- White address labels. It’s the graphic facilitator’s “white-out!” (Hint – there are two different kinds of white address labels… those with a white backing and those with a gray/silver backing. The gray/silver backing actually blocks out anything that may have been written underneath the label… important if you are going to be re-covering that area with a lighter color!)
If you want to try your hand at digital graphic recordings via tablet, here are some great resources for you to check out:
- Visual Notes on the iPad, by Rachel Smith. Rachel was one of the first people to use digital tablets for visual notes and graphic recordings. She’s the one who inspired me to pick up the iPad and go digital.
- Sketchbook Pro App for iPad. Yes, I’m a Mac user. I LIVE on this app! It provides the ability to work with layers, plus the color kit includes a Copic palate selection… which nicely compliment work done with my my Copic markers.
FOR THE HISTORIANS
The book, How To Make Meetings Work, by Doyle and Strauss, is one of the first business books to recommend including a dedicated “recorder” for effective meetings. However, their suggestion was to have this person work on flip-chart-sized paper. It took others in the 1980’s, like David Sibbet, to see the potential of going big as a graphic recorder. Sibbet was one of the first to utilize HUGE paper (like the 48″ rolls of paper we use today) to visualize ideas and conversations in real time.
For a terrific – and comprehensive – history of the evolution of graphic recording, I’d recommend reading Christina Merkeley’s article, The History and Evolution of the Graphic Facilitation/Recording Field.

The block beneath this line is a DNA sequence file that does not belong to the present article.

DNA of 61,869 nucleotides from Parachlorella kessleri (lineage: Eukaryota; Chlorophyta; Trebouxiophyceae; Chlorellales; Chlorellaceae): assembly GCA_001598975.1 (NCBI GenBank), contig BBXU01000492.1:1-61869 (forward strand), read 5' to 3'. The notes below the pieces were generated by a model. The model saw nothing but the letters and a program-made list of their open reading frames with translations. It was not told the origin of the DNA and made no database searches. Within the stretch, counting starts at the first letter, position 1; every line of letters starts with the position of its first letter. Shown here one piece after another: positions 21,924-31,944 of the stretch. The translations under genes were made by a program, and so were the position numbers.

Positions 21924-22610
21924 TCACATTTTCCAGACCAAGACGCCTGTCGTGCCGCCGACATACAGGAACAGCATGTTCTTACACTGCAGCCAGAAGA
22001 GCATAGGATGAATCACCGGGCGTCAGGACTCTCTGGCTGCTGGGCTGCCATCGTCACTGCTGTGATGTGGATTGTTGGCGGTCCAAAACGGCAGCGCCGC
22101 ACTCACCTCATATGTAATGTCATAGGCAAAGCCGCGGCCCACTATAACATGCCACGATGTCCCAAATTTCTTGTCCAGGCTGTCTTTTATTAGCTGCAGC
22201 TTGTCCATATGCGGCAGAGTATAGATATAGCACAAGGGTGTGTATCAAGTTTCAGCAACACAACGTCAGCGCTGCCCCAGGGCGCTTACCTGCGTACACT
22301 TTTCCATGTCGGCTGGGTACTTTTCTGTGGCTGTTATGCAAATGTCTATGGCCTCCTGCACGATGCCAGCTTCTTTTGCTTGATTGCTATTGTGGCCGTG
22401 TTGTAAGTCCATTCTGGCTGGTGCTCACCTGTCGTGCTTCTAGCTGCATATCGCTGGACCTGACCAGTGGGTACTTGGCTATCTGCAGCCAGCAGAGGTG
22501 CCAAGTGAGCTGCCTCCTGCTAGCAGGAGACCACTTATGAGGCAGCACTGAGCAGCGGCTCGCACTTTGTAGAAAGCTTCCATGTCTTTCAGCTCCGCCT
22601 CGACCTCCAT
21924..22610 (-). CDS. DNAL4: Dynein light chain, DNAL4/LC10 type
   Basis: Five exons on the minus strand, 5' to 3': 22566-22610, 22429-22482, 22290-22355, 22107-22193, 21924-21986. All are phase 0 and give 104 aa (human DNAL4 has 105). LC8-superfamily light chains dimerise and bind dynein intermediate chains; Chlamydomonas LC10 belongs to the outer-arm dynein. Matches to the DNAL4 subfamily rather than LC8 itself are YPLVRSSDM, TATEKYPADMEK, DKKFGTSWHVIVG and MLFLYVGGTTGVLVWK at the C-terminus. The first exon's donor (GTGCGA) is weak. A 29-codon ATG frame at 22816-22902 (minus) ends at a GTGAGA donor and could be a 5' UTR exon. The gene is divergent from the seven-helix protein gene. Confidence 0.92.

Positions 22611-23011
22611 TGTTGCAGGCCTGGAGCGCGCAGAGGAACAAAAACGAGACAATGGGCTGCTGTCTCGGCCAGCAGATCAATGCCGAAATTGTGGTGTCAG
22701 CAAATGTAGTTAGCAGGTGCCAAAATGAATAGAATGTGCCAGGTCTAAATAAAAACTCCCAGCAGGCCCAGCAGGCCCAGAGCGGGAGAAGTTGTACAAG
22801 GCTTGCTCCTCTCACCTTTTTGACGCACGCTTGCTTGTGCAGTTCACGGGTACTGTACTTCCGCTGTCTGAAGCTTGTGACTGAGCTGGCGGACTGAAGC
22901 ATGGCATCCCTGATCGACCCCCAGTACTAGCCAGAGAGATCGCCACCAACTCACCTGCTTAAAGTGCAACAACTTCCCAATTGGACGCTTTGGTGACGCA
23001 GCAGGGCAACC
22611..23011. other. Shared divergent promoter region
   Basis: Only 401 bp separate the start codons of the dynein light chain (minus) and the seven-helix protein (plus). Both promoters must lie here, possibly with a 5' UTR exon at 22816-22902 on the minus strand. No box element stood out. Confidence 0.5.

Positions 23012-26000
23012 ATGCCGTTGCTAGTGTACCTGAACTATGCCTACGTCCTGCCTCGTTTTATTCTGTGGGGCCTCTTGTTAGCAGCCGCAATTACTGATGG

A WORD ABOUT WALL SPACE
In this line of work, wall space is critical. So is protecting your client’s walls. Fortunately, there are a number of ways to get creative and make your own wall space on which to graphically record and facilitate.
– Foam core boards
– Insulation sheets
– table backs
– glass walls
The thing to keep in mind is the size of your recording, and your ability to reach the recording space. For example, a room may have a 4′ x 8′ space on the wall for hanging your graphic recording, but it may have a giant bar or counter in front of it, making it hard to reach.
CLEANING AND DELIVERING IMAGES
GIMP – The GNU Image Manipulation Program. This open source software is the only photo-editing program I really use. It has much of the same functionality as PhotoShop, and it’s free.
DropBox.com. This cloud-based program allows me to set up files for each project and drop the digital graphic recording images there for sharing with my clients.
JOIN THE COMMUNITY
International Forum of Visual Practitioners: The IFVP is THE professional member organization for graphic recorders and visual meeting facilitators. If you’re looking for your Tribe, this is the group to join. (And I’m not just the president… I’m also a member!)
There are lots of other tools and resources out there, of course. If you’ve got a specific question, or would like to do a deeper dive into resources for graphic recording, feel free to contact me!